Everyday is Valentine’s Day

IMG_7082This article is written by Heather Edwards, LMHC, NCC, BCC Psychotherapist, Life Coach, and Blog Editor in Chief of Couplewise.  It is originally posted on her blog at NewYorkPsychotherapyandLifeCoaching.com .  In this piece she suggests ways to celebrate your love everyday.

Valentine’s Day is the day of love notes, red roses, and heart shaped chocolates. Romance is awakened and we feel reconnected.  For centuries, it’s celebrated as a day to declare and honor our one true love.

Some love it.  Some hate it.  Some just follow the relationship protocol.  There are those who yearn for a special day of gifts, romance, and kindness. There are those who loathe the “Hallmark Holiday”, deeming it contrived and corporate.  There are those who choose not to rock the “love boat” and dutifully follow tradition.  Whether you love it, hate it, or are apathetic to it, it happens every year – and this year its happening 3 days from now.  What’s one to do?

Imagine removing the pressure of finding the perfect gift or expression of love on that one day each year.  Valentine’s Day doesn’t have to be a single day of celebration fraught with gift giving, spending money, and the materialization of love.  What if instead, we mindfully loved more generously and openly in our everyday lives and relationships? Everyday.   Stop wasting your time and energy searching for differences, problems, and sources of anxiety – they’re way to easy to find and obsess about!  Shift your focus to what is positive, good, and loving.

Let’s take a moment to consider the ways we celebrate and acknowledge our love and relationships on this not-so-subtle reminder called Valentines Day.  There are pretty predictable ways we conform to social expectations, but as you continue reading, imagine incorporating these ideas into each day. Yes, 365 days per year.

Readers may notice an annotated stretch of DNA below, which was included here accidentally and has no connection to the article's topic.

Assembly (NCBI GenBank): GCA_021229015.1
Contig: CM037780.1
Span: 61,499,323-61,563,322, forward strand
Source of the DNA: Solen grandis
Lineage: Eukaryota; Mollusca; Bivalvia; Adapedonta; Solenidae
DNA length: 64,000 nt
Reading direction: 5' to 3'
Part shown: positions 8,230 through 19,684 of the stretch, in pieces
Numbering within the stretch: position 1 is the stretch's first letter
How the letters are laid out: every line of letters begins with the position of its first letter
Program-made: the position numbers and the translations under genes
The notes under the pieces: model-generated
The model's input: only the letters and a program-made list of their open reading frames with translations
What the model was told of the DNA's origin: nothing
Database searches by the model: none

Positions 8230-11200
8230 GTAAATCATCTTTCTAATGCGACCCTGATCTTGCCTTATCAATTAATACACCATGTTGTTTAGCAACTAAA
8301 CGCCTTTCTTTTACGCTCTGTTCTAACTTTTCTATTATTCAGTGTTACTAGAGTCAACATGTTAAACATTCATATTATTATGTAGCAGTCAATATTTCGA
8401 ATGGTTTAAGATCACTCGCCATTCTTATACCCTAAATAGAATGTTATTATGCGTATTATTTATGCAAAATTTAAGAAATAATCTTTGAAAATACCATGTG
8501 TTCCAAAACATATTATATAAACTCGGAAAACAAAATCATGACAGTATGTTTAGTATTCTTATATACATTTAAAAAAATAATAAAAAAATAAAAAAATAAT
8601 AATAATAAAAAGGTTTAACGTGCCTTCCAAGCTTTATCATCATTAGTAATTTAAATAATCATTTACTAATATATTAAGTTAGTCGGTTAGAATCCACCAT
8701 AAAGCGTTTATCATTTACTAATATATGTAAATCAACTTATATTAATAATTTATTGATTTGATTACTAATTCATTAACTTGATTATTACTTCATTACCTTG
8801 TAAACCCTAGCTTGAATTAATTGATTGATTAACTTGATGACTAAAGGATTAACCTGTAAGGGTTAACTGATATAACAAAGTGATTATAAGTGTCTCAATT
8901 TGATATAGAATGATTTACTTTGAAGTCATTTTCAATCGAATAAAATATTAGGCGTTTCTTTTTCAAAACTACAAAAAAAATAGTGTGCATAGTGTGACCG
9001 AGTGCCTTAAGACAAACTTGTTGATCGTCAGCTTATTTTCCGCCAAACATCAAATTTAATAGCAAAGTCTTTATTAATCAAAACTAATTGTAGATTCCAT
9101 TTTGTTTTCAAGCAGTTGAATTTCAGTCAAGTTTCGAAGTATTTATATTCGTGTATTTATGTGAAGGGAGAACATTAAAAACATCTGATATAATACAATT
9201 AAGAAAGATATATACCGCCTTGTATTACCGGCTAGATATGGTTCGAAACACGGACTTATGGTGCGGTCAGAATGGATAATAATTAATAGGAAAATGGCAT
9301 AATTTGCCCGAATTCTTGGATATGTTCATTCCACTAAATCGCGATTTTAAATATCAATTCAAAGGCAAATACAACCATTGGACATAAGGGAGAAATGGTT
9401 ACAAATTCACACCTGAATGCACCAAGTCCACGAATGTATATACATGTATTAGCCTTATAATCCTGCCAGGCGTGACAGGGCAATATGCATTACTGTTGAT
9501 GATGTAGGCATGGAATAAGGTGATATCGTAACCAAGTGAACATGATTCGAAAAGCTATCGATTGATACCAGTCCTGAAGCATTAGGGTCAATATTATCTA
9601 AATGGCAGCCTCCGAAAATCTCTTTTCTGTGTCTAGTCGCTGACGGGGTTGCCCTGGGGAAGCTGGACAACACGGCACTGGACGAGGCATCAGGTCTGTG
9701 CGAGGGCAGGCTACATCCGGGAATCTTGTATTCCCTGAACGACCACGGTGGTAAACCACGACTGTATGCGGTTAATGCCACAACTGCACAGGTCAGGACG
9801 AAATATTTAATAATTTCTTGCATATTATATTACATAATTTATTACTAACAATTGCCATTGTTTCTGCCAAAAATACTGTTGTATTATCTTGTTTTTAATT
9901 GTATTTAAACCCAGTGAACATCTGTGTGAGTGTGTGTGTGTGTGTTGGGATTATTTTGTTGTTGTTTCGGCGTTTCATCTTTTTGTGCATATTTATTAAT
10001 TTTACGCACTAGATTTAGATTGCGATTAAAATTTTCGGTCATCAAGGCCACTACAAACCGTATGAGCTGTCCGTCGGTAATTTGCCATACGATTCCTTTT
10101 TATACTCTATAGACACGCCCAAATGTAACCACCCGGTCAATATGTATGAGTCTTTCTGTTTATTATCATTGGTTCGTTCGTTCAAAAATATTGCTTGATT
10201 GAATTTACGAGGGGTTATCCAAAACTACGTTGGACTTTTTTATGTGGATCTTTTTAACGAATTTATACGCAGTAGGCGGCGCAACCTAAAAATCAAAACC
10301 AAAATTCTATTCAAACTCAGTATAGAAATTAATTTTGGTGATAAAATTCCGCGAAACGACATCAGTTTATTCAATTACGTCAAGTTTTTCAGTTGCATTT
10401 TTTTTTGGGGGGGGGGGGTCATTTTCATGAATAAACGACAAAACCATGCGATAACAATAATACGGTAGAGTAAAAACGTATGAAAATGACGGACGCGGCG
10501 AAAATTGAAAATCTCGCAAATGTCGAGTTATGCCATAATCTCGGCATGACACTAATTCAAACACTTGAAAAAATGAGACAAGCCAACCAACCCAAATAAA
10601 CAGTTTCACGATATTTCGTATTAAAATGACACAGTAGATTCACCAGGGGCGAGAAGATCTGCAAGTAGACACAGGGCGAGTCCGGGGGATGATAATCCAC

Acts of Kindness –

Whether you’re the gift giving type or the favor offering kind, remember the ways you reached out to your partner when your relationship was new.  What were you eager to do for that person, simply for the sake of making him/her feel good?  How did you express tenderness, infatuation, and desire?  Take time to plan a meal, give a massage, or connect through sharing ideas, dreams, and plans.

“I would ride with you upon the wind and dance upon the mountains like a flame.” – W.B. Yeats

Seek Adventure –

When your relationship was new, everything you did together was adventurous simply because YOU were new to each other.  Some of those activities may have gotten lost in the shuffle of responsibility, boredom,  or routine.  Keep novelty alive!  If you are not new to each other anymore, find activities that are unique.  Get outside your comfort zone, together.  After all, getting to know each other was exciting and challenging when there was uncertainty. Recreate that excitement.

“What we find in a soulmate is not something wild to tame but something wild to run with.”  – Robert Brault

Greater Intimacy –